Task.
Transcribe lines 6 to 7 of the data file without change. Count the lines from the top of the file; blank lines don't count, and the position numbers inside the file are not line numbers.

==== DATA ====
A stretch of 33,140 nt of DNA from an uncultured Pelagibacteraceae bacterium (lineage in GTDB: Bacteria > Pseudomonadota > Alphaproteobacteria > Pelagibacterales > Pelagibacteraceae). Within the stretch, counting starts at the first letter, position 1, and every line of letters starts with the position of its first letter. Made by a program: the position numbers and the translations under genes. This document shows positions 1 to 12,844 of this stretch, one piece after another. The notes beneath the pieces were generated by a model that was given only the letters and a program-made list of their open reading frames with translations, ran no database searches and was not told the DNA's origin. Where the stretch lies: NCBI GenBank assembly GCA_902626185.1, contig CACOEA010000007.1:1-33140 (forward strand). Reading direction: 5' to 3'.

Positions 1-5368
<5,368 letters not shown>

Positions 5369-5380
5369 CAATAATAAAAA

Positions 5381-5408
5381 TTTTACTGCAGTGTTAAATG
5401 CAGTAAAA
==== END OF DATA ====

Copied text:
Positions 5381-5408
5381 TTTTACTGCAGTGTTAAATG